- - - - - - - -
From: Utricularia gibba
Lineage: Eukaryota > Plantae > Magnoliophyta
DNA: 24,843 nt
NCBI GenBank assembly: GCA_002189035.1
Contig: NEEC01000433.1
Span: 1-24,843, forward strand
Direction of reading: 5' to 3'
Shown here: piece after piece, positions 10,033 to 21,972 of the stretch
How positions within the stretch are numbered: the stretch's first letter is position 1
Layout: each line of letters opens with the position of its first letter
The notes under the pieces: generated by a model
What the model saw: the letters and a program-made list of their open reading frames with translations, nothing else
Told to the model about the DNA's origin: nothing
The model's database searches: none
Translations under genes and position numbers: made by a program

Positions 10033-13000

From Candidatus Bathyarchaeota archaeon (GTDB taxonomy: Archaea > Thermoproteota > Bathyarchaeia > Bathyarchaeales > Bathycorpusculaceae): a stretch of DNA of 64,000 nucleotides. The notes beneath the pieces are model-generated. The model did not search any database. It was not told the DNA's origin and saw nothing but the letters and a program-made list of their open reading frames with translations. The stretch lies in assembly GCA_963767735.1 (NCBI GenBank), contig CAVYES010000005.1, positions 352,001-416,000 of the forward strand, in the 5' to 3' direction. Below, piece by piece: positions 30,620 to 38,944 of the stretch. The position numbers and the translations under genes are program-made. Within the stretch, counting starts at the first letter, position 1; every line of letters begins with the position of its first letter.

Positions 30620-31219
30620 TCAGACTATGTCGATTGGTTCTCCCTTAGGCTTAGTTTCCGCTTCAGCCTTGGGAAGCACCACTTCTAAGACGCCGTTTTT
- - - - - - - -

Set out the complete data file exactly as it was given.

From: Utricularia gibba
Lineage: Eukaryota > Plantae > Magnoliophyta
DNA: 24,843 nt
NCBI GenBank assembly: GCA_002189035.1
Contig: NEEC01000433.1
Span: 1-24,843, forward strand
Direction of reading: 5' to 3'
Shown here: piece after piece, positions 10,033 to 21,972 of the stretch
How positions within the stretch are numbered: the stretch's first letter is position 1
Layout: each line of letters opens with the position of its first letter
The notes under the pieces: generated by a model
What the model saw: the letters and a program-made list of their open reading frames with translations, nothing else
Told to the model about the DNA's origin: nothing
The model's database searches: none
Translations under genes and position numbers: made by a program

Positions 10033-13000

From Candidatus Bathyarchaeota archaeon (GTDB taxonomy: Archaea > Thermoproteota > Bathyarchaeia > Bathyarchaeales > Bathycorpusculaceae): a stretch of DNA of 64,000 nucleotides. The notes beneath the pieces are model-generated. The model did not search any database. It was not told the DNA's origin and saw nothing but the letters and a program-made list of their open reading frames with translations. The stretch lies in assembly GCA_963767735.1 (NCBI GenBank), contig CAVYES010000005.1, positions 352,001-416,000 of the forward strand, in the 5' to 3' direction. Below, piece by piece: positions 30,620 to 38,944 of the stretch. The position numbers and the translations under genes are program-made. Within the stretch, counting starts at the first letter, position 1; every line of letters begins with the position of its first letter.

Positions 30620-31219
30620 TCAGACTATGTCGATTGGTTCTCCCTTAGGCTTAGTTTCCGCTTCAGCCTTGGGAAGCACCACTTCTAAGACGCCGTTTTT